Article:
Choking in the dash for the line as they have in the past might still have left them at the top of the world but it would have left doubts about their ability to keep their place.

My suspicion now is that after Australia, India and England have worn the crown in the last few years and lost it there will be a period of stability while South Africa show what champions need.

There is no question they are a marvellous, talented, hard-working side; a remarkable combination of youth and experience; with batsmen who can attack and defend; astonishing fast bowlers and a spinner it is easy to underestimate.

They are led by Graeme Smith, a leader almost from the moment he stepped into the Test team and now with the knowledge gleaned in 100 Tests in his head. He is the sort of leader, tall and burly, with a voice that carries authority, with a manner that at one and the same time encourages consultation but will clearly brook no argument.

You might follow him on to a battlefield just as comfortably as you would down the pavilion steps. No doubt he is a man’s man but one who took time off this tour to see his baby born. This is a man, as the South Africans said of their Boer War general and repeated when Mike Atherton held them at bay in Johannesburg in 1995.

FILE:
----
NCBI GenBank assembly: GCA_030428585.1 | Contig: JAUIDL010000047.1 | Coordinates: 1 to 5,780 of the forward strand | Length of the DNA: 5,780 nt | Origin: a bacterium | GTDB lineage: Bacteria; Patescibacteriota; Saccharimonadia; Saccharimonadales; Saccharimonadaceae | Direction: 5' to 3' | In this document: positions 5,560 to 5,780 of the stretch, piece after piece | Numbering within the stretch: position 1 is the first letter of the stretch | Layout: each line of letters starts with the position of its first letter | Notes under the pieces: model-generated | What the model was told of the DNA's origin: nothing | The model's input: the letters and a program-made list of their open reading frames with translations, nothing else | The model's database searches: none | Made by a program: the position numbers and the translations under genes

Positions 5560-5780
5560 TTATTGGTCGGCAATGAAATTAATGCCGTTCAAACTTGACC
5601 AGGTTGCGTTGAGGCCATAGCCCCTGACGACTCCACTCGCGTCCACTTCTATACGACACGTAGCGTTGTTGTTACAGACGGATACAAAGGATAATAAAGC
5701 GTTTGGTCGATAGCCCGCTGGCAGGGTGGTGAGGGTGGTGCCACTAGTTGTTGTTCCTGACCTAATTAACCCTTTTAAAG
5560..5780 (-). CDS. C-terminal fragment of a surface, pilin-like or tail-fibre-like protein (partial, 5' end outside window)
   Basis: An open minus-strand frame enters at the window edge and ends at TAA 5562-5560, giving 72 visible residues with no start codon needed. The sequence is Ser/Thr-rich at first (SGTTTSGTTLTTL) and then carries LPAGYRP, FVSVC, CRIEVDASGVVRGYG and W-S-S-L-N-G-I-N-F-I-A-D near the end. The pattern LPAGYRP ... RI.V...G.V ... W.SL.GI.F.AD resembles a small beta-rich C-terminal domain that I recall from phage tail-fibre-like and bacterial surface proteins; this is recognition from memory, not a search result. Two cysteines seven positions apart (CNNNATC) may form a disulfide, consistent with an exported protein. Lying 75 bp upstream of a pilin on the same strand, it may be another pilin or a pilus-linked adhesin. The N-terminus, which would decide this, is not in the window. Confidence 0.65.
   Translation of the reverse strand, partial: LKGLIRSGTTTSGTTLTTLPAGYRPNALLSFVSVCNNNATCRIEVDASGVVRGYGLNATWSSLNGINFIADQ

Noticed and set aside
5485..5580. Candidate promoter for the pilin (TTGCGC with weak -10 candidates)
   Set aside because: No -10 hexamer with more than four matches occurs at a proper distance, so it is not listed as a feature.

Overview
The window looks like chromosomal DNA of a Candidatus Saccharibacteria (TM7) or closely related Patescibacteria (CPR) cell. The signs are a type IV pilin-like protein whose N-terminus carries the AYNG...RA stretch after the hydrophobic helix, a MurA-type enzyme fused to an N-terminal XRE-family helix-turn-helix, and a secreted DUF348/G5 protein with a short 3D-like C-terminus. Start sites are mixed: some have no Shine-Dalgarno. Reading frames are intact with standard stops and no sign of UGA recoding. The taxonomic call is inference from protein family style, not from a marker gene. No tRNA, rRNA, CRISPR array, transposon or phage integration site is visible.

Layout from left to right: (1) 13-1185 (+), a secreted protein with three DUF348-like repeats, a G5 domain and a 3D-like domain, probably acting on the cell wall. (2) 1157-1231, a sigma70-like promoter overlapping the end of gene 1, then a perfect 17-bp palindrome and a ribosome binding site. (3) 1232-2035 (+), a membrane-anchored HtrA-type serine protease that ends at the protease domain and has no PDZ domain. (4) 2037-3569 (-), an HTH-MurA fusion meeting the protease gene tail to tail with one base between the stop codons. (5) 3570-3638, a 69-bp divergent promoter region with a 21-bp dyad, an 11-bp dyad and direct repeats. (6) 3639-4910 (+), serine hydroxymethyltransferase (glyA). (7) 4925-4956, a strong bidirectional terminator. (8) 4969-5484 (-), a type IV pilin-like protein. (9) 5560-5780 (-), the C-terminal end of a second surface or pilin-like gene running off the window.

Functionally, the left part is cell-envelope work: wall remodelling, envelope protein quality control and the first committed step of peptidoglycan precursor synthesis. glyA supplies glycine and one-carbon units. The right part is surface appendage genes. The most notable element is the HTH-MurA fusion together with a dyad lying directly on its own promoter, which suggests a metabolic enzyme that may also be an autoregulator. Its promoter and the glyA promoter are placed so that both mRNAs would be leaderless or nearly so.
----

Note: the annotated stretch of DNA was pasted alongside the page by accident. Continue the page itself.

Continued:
Behind Smith are two men just as important but who rarely step into the limelight. On field is Jacques Kallis, quietly spoken, older but just as athletic if his slip catches are any indication and still full of runs.

People mock his run rate at their peril. Here is The Rock around which the rest of the side ebb and flow and he knows that if he is four hours at the crease there is another century in the offing. He is also The Sage. Ask him a question and somewhere in his cricket history he will have seen the answer. No wonder he and Smith field at first and second slip together.

In the shadows of the pavilion sits another quiet man; but you already know about the wisdom of Gary Kirsten after he nudged India to the top of the world. England treat their coach Andy Flower with reverence but they think just as highly of Kirsten.